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Showdown over Marriage Equality in Alabama: Will Judges Really Defy the U.S. Supreme Court?

Showdown over Marriage Equality in Alabama: Will Judges Really Defy the U.S. Supreme Court?

Despite a federal judge’s order bringing Alabama into the fold of marriage equality states, dozens of probate judges in Alabama on Monday refused to issue licenses to same-sex couples, according to the New York Times. Alabama recently became the 37th state in the union to become a marriage equality state (in this case by court order)--but the first where judges in most counties are defying that order. This sets up a rare legal showdown between state officials and federal ones, echoing the tumultuous and often violent struggle to desegregate institutions in that state and others in the South during the 1960s.

Ten same-sex couples, who were hoping to be married that morning instead found the courts closed. “We’re disgusted with it, but we’re dealing with it,” declared Jim Strawser, 51, who with his fiancé, John Humphrey, successfully mounted the legal challenge to Alabama’s ban on same-sex marriage. 

The Washington Post reports that "in the majority of counties, officials said they would refuse to license same-sex marriages or stop providing licenses altogether, confronting couples — gay and heterosexual — with locked doors and shuttered windows." Many took the position that they would rather issue no licenses than permit same-sex couples that same right. "Many of the state’s 68 probate judges mounted their resistance to the federal decision at the urging of the firebrand chief justice of the Alabama Supreme Court, Roy Moore," according to the Post.  The Alabama Chief Justice isn't a stranger to controversy, or to flouting direct orders from the court. A decade ago, he refused to remove a monument to the Ten Commandments from the Alabama State Supreme Court's offices, despite it being ruled a clear violation of the separation of church and state.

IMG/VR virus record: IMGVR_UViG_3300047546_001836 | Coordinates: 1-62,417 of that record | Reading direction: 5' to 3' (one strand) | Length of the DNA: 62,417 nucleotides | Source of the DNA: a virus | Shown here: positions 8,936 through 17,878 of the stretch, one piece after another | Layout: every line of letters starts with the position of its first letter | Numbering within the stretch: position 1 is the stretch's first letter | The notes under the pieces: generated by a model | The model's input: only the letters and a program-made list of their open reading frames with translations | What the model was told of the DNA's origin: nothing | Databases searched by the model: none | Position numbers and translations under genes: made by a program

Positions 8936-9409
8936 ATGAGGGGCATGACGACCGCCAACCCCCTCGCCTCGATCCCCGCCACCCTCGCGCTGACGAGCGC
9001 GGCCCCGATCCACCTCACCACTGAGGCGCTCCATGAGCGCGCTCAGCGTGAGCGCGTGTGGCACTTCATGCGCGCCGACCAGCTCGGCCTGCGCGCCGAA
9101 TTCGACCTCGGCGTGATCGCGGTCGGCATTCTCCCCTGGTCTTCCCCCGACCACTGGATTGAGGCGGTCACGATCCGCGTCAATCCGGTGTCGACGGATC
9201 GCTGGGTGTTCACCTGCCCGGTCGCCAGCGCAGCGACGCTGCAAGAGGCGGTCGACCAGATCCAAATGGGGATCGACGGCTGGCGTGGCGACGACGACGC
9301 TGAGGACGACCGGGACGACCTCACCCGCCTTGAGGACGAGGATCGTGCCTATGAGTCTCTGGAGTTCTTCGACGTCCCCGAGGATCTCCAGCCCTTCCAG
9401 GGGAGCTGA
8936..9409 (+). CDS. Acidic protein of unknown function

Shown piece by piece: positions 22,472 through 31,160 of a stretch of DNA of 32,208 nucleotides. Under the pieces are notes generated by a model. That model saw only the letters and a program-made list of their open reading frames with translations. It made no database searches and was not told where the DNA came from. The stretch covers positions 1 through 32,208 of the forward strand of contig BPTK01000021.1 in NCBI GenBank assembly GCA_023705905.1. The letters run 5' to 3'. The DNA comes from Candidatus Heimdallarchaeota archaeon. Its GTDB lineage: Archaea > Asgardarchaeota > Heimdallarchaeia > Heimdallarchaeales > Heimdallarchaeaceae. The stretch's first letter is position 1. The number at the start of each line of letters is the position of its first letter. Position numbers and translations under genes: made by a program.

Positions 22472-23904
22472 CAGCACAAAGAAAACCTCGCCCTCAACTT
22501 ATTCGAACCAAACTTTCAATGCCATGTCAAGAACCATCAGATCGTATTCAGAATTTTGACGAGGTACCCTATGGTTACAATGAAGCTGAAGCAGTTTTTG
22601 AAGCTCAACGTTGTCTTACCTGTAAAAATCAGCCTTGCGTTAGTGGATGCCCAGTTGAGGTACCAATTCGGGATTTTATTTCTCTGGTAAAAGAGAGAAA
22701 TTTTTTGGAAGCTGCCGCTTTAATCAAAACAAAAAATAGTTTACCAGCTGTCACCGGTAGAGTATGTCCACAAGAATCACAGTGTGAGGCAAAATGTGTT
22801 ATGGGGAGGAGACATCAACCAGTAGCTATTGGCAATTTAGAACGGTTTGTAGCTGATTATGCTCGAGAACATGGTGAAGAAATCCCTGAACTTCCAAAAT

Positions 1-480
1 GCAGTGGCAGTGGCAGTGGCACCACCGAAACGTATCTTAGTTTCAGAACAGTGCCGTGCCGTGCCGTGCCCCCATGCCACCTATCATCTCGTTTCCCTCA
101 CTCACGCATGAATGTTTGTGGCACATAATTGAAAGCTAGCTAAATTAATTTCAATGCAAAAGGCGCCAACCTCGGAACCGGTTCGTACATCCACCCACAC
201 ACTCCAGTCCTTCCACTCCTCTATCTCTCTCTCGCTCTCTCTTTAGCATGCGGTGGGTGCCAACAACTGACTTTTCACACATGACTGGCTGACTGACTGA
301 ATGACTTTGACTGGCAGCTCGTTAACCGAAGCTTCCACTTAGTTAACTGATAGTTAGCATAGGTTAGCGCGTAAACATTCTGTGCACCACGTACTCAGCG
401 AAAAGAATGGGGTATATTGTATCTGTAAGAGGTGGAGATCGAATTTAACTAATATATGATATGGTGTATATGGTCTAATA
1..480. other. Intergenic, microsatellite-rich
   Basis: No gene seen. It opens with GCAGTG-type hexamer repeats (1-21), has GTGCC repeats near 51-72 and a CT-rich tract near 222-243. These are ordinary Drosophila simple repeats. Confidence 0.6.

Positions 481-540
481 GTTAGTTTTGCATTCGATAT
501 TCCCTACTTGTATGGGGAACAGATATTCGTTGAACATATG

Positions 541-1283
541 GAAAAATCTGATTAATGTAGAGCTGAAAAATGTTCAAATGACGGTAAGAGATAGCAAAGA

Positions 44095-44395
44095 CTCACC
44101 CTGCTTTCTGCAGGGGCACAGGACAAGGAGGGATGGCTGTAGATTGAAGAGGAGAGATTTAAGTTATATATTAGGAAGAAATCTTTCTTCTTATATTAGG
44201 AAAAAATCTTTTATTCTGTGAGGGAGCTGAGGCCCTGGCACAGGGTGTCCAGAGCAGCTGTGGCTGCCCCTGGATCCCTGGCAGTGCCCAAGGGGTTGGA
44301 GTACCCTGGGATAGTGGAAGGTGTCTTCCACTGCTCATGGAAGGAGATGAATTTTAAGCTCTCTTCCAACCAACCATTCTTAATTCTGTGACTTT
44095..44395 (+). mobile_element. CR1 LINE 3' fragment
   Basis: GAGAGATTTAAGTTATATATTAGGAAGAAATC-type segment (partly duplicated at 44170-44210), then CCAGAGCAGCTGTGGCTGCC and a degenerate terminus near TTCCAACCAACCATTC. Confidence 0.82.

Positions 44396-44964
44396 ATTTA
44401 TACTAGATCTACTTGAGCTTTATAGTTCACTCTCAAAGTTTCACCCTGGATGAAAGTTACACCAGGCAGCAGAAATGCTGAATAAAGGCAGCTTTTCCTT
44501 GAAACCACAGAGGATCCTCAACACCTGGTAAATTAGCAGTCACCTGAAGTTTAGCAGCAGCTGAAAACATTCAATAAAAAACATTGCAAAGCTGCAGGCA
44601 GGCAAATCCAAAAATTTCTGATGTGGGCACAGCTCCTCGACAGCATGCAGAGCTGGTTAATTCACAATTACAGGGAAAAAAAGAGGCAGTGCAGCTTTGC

In the 1960s, Alabama's civic leaders similarly defied federal orders to desegregate their school systems, resulting in a showdown which they ultimately lost. "History is repeating itself," said Christine Hernandez, one of the plaintiffs for the same-sex couples.

The U.S. Supreme Court is set to hear arguments later this spring where the question of marriage equality is likely to be decided once and for all. The decision by the justices to require marriage licenses to issue in Alabama was seen by many as an early indication of how the court was leaning, according to "Typically, the justices will stay any federal court ruling whose merits are currently under consideration by the Supreme Court," wrote Mark Joseph Stern for Slate. "Under normal circumstances, that is precisely what the court would have done here: The justices will rule on the constitutionality of state-level marriage bans this summer, so they might as well put any federal court rulings on hold until they’ve had a chance to say the last word."

"But that is not what the court did here," Stern noted. "Instead, seven justices agreed, without comment, that the district court’s ruling could go into effect, allowing thousands of gay couples in Alabama to wed." Stern also pointed out that only two justices--Antonin Scalia and Clarence Thomas--dissented from the ruling. Normally, their conservative allies in the court, Chief Justice John Roberts and Justice Samuel Alito, join them in such rulings. Their refusal to do so this time may be quite telling.

In the end, Alabama officials will have little choice but to relent. How far they will push their defiance, and whether any will be stripped of their judicial posts as a result, remains to be seen.